Churchill’s War Rooms: A History Student’s Perspective

This week I managed to get my boyfriend to agree to accompany me to Churchill’s War Rooms (created by the Imperial War Museum), in London. As a history student, I was so excited to get access to the actual rooms where the most important British decisions of the Second World War were made. The War Rooms have been made into a museum but is still actually where they were at the time, and much of it is untouched except for the addition of glass windows so sticky-handed tourists cannot touch. It’s located in the heart of British politics, next door to the Treasury and a stones throw from Westminster itself. The importance of the exhibit can therefore be felt before entry.

Queue hypocrisy: as important as the War museum is, I refused to pay the optional donation. This was for two reasons: 1) I am a poor student and did not want to go against my stance in my previous blog ‘A Student’s Guide to Experiencing London on the Cheap‘. 2) The price lists were rather misleading. In large print behind the cashier desk stated a students ticket cost £15.20, however in smaller print at the bottom, it said this price included an optional 10% donation. This sort of miscommunication is something I dislike; I would rather them have a donation jar at the end of the tour where I can contribute whatever I like without feeling pressured. Student rant over.

What I was pleased to find were the free audio sets we could take round with us. Yes, it meant we had to walk around the whole tour holding the headset to our ear like a telephone, but we gained so much extra information we wouldn’t have heard without it. Usually in places like this, these sort of things cost, so well done IWM, good job.

Here I must apologise for the awful photos I took on my iPhone 5s; the lighting in there was awful and most photos are taken through a glass screen!

As I said, the entire museum was virtually untouched from when it was left for the last time in 1945. Cleverly, clocks had been set to five minutes to five, as if waiting for the last meeting of the War Cabinet to take place on 28th March 1945. Papers on the tables are browning and curling, and fans on the walls rust. It was truly an abandoned treasure.

In this photo you can see Churchill’s wooden chair, far superior to the chairs of the rest of the war cabinet


 

The audio tour also provided witty information of the sort that one day I hope I need in a pub quiz. For example, a door marked as a toilet was actually the room which held Churchill’s private phone which connected him directly to Franklin Roosevelt. Seeing the room where Britain’s ‘special relationship’ with the USA developed was somewhat of a history student’s dream.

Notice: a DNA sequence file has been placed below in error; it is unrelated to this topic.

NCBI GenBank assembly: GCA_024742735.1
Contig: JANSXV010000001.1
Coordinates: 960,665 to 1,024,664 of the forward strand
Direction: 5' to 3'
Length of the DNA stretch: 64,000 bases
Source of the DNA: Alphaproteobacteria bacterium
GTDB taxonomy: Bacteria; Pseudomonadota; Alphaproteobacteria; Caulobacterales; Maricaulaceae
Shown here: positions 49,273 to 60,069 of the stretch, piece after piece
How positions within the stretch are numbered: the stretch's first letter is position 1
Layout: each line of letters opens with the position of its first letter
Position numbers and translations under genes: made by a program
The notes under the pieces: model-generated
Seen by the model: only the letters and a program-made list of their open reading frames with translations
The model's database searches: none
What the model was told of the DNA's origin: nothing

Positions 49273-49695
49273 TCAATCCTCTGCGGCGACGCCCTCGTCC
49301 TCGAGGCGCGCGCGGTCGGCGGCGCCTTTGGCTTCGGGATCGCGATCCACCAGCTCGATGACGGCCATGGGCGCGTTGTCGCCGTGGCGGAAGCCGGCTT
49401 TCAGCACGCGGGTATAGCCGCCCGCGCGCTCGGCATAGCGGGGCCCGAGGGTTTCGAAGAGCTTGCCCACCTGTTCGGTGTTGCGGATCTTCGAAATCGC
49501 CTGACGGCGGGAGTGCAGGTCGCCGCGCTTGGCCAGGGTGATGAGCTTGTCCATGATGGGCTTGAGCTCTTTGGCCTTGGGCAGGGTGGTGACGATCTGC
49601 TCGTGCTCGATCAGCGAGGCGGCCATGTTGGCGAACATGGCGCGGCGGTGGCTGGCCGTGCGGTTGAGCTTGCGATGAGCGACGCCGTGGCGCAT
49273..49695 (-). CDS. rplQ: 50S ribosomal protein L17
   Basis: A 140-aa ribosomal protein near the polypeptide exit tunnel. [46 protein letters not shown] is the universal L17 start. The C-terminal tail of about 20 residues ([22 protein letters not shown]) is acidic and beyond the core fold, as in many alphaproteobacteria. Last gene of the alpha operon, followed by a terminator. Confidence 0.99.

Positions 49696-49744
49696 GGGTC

Another fun fact was found at the weather forecast sign. As workers would often not venture outside for the entirety of their 12 hour shifts, this wooden box (shown below) would be changed depending on the weather. During a bombing, the forecast was changed to say ‘Windy’, which was a joke between workers.

Churchill’s domineering persona could be seen throughout the exhibition. Everywhere you looked there was a ‘Quiet Please’ sign, or signs banning any unnecessary noise. We also got to see Churchill’s alternative to hole punchers, which he banned for being too noisy. Staples and paperclips were not allowed. 

The most significant part of the War Rooms for me was the humanity on show. Every worker had a bed, because they often could not go home. Churchill and his wife had what they called a ‘Number 10 Annex’, where they could escape the underground rooms, but most other employees slept where they worked. On one man’s desk were three sugar cubes, which apparently had been found during Archiving in his desk drawer inside an envelope his wife sent him to work with everyday. Sugar was, of course, rationed, so they would have been very precious, but obviously not precious enough for him to remember to take them with him on his last exit from the building! 
Another fantastic part of the Churchill Museum was that I saw a colour photograph of Churchill for the first time! 

 Propaganda played a huge role in recruiting people for the war, and the collection at the War Rooms was fantastic! Churchill’s quotes have guided generations in paying their respects to those who fought in both world wars.

Key question: was the museum interesting for all? Of course it was for me, a history student and general WWII-nerd. It was very child-friendly, as Jamie and I have demonstrated below – a whole dressing up area! Yes, you too can look like Churchill. There was plenty of interactive parts too, as well as videos to watch.

V for Victory

Clemmy and Churchill?

Overall, Jamie and I both loved the War Rooms. It’s rare that we can decide on something we both enjoy, but this entertained us both! Keeping the memory of WWII (and WWI of course) alive is hugely important and Churchill’s War Rooms is a way we can take pride in the British stance against dictatorship. Keep Calm and Carry On!

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Got any thoughts on the War Rooms? Please comment (but please do not hate on me for not donating I AM POOR!)

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